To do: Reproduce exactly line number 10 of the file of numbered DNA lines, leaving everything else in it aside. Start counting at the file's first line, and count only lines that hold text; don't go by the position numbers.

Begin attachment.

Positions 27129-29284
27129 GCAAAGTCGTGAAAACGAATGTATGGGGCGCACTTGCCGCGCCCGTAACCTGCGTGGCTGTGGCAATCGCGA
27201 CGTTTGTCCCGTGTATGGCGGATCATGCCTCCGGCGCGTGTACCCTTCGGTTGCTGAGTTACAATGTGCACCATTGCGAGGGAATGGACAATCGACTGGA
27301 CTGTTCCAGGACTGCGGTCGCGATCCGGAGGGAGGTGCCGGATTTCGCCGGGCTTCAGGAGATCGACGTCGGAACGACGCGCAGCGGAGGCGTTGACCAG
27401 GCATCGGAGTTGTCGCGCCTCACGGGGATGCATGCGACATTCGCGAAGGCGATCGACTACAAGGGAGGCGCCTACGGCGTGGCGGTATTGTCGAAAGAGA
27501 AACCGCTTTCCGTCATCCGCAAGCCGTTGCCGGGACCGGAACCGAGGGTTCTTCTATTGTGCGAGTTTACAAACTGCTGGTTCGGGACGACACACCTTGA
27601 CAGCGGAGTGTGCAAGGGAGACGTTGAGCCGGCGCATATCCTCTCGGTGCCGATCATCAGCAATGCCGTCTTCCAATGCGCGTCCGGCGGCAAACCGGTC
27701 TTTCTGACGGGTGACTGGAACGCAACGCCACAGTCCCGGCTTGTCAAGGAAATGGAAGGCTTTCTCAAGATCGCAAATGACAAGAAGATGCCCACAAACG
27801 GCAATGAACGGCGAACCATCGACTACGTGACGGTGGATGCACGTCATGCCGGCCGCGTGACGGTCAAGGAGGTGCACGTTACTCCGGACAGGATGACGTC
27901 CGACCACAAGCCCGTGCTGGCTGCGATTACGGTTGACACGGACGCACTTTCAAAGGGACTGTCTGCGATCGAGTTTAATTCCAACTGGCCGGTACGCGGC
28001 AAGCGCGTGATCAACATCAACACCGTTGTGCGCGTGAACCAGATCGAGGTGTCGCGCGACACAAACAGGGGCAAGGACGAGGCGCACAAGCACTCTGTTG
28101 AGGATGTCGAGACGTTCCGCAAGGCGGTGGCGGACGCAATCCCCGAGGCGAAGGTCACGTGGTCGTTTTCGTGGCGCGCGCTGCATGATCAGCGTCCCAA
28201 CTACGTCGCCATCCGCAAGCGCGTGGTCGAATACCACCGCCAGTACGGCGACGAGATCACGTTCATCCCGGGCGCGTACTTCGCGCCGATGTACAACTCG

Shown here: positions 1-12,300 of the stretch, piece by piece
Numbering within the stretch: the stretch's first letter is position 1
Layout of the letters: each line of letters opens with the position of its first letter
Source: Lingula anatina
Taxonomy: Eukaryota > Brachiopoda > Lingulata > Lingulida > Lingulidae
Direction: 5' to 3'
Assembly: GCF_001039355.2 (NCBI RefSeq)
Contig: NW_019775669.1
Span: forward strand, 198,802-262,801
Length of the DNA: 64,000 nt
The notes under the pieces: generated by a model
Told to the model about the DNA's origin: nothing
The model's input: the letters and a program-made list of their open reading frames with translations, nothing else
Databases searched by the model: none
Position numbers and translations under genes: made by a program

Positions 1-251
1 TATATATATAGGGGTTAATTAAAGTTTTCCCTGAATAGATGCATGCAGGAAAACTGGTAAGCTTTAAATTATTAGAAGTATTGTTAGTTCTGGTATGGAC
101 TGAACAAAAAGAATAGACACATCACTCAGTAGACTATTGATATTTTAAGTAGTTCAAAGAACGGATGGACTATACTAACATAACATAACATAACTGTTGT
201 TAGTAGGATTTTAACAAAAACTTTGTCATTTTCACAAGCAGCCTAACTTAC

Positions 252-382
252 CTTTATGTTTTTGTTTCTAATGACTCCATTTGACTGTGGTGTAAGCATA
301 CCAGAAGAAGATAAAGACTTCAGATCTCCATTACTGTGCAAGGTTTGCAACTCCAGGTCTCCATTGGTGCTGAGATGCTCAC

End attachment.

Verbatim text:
27901 CGACCACAAGCCCGTGCTGGCTGCGATTACGGTTGACACGGACGCACTTTCAAAGGGACTGTCTGCGATCGAGTTTAATTCCAACTGGCCGGTACGCGGC